Ludovica Gioscia

Biography

Ludovica Gioscia’s work draws heavily from the Baroque in Rome, where she grew up, the significance of alchemy in studio practice, and her large archive of wallpapers containing motifs that stem from her mother’s DIY science lab, psychedelic explosions, telepathic brains, vintage jewellery auction catalogues, Paninaro patterns, Pasolini actors, Baroque interiors, ancient Roman ruins and the Rosetta Stone.

 

Since 2006, Gioscia has been creating large-scale site-specific wall-based installations, under the series title ‘Giant Decollage’, in which layered hand screen printed and commercial wallpaper are installed and then ripped back to reveal the strata underneath. The ‘Debris’ series, grew out of these, created by layering detritus accumulated whilst de-installing the installations.

 

Adopting a new modus operandi in 2016, which she titled the ‘Infinite Present’, Gioscia’s practice has significantly evolved, reflecting the new temporalities that have emerged with the digital revolution, in particular the scrambling of the linear. This has led to a studio practice that is constantly being reconsidered and renegotiated in which the past, present and future infinitely coexist. Ludovica describes her studio as having become a magical location in which artworks from the future and from other dimensions appear, and past creations are de-assembled and reconsidered.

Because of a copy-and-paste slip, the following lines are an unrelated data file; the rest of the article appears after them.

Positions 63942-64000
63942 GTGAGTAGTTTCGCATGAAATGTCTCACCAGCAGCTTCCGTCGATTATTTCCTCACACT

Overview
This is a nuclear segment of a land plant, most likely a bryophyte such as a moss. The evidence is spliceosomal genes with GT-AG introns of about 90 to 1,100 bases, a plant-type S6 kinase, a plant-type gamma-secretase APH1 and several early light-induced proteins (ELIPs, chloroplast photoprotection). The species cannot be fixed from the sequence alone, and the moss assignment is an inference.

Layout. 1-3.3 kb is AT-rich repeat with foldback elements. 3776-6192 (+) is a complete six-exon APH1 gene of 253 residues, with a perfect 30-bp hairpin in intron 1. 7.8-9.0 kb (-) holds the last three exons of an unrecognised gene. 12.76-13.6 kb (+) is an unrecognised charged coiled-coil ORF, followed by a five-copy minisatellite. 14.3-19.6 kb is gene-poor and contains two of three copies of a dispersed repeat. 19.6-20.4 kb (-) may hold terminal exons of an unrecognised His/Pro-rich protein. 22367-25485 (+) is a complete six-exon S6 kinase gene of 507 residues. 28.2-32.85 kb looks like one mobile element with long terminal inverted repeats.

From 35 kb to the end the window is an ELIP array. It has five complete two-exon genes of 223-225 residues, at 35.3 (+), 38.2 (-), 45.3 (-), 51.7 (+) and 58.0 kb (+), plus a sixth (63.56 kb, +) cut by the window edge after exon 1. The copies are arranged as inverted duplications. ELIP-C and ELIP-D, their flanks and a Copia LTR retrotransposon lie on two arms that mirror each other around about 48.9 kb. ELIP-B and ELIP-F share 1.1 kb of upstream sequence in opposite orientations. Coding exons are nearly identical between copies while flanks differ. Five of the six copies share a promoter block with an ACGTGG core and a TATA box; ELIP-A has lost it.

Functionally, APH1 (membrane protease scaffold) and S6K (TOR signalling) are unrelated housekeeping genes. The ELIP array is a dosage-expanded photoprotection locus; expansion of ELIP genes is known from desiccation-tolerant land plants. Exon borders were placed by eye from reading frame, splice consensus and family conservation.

Gioscia sees artworks as being alive, hence constantly evolving. Infused with a sort of animism, the creations stem from a deep enjoyment of working with materials. Fragments from previous installations and tools used to produce artworks, such as screen printing ink, gloves, brushes, sheets of protective plastic, make their way into her assemblages together with found objects, ‘Debris’, and other fabricated works in ceramic, wood, resin, Papier-mâché, and fabric.

 

The artist lives and works in London.

Works
Exhibitions
News
Press